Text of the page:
Most of the conflicts we have with our preschool-age children involve getting them to do something they don’t want to do in a reasonable amount of time. Eating, getting dressed, going to bed or taking a bath may be familiar conflict areas. In parenting class, I was introduced to the idea of giving choices to avoid conflict. When we give choices, or freedom within limits, we can help our children feel in control of themselves, foster cooperation and develop independence.
How and when to present choices are critical to the success of implementing this concept.
If we give too many choices, we may create an environment of frustration and again encounter lack of cooperation. Giving few choices, we risk being authoritarian and may create rebellion or subterfuge in our children.
The art of implementation is looking at each child and situation with fresh and understanding eyes, while remaining kind and firm.
Everyday was a struggle to brush my two-and-a-half-year-old’s teeth. Hannah lacked the fine motor control to do the job alone and resisted mightily when I tried.
I was totally frustrated, and bedtime was a disaster.
At our dental check-up, I mentioned to Dr. Jim about our brushing conflict.
“Hannah,” Dr. Jim inquired. “Why are you fighting with your mom about brushing your teeth?”
“The toothpaste burns my mouth.”
“Let’s try some different flavors. I have cinnamon, bubblegum, peppermint and strawberry. Which one do you want to taste first?”
Hannah cheerfully sampled each flavor and selected a tube. That was the end of our Battle of the Brush. I remain thankful to Dr. Jim for lowering my stress level twenty points with bubblegum flavored toothpaste. I hadn’t considered giving Hannah a choice of toothpaste. I hadn’t even thought to ask her why she was upset.
Years later, I witnessed my friend, Martha, go overboard with choices.
“Jimmy, would you like oatmeal or eggs for breakfast?”
“Do you want blueberry, strawberry, cinnamon or maple flavor?”
“Do you want brown sugar or honey?”
“Do you want butter or milk on it?”
“Do you want it in the white or the blue bowl? Do you want apple, grape or orange juice?”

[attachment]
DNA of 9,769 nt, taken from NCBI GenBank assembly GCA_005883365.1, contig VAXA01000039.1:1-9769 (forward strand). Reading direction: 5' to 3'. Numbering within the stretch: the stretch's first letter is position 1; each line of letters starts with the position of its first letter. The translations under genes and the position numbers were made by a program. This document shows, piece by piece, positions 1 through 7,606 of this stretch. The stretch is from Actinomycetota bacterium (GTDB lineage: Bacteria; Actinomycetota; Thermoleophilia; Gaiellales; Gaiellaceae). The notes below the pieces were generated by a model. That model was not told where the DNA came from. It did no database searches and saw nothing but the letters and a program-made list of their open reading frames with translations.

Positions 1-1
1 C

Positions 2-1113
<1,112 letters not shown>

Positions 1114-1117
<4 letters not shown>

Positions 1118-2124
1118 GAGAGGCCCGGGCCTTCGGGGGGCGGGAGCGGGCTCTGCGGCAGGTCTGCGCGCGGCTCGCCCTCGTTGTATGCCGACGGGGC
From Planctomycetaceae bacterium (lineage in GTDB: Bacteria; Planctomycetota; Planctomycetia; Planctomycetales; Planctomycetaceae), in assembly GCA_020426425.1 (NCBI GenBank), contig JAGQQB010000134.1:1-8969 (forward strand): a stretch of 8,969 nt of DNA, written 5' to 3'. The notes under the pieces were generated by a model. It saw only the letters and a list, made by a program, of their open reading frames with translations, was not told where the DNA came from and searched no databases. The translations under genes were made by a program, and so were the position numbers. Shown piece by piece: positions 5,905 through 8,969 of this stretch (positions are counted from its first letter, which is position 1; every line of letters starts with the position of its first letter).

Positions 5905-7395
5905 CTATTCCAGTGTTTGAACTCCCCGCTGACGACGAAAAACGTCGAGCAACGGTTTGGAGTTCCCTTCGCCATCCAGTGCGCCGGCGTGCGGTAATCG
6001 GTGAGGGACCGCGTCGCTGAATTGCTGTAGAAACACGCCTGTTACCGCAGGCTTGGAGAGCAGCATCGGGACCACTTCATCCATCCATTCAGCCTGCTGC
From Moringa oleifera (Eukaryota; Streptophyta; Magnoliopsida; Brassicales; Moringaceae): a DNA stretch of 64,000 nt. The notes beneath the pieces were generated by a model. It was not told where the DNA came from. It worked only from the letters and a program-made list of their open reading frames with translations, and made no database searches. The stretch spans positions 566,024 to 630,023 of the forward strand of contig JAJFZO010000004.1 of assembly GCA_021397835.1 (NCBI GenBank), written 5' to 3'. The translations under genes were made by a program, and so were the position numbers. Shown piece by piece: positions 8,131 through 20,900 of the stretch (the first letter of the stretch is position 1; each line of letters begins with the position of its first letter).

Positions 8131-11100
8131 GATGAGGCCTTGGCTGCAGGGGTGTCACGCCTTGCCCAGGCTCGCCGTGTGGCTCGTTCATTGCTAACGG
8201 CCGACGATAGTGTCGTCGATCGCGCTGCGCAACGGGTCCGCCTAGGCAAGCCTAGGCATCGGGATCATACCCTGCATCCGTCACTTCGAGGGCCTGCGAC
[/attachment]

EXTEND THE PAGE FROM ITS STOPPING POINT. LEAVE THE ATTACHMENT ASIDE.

Poor Jimmy. This two-year-old was interrogated for breakfast. After the third question, I watched Jimmy’s eyes glaze. When the blue bowl arrived, Jimmy gave his mother “a look” and then dumped his oatmeal on the table.
“Giving choices just isn’t working,” Martha lamented.
I observed that giving too many choices doesn’t work. Martha should have stopped at oatmeal! Question after question turned a picky eater into a rebel.
When a child is defiant, he is asking us, “Who is the boss here? You act like it’s me. If it’s you, then show me.”
Don’t be afraid of showing your child that defiant behavior is unacceptable.
He is asking for limits to be set and enforced. Too many choices can cause a child to question his role in the parent/child relationship. Our children need for us to be the adults in charge, so they can feel safe and secure.
We also need to be on guard for giving choices that aren’t appropriate.
Dawn thought that giving her four-year-old daughter, Sophie, a choice about what time to go to bed would make bedtime smoother. In reality, bedtime was not negotiable for Dawn, as Sophie thought her choice was no bedtime. Chaos and unhappiness ensued. Dawn realized she needed to set and enforce bedtime.
The choices Dawn gave Sophie were decisions such as what color pajamas to wear, what books to read and what prayers to say. When Dawn set the limits regarding time and then gave Sophie freedom within those limits, bedtime became calmer. Sophie understood her limits and the freedom she had within those limits. Bedtime became a loving ritual instead of a power struggle.
Allowing choices fosters self-control, cooperation and independence in our children.
Be aware of giving too many or inappropriate choices. When your child gets to those bumpy teenage years, he or she will have many years of practicing how to make “good” choices. You’ll be able to feel confident in your teenager’s ability to continue to make “good” choices when dealing with tough decisions with friends, drugs and alcohol.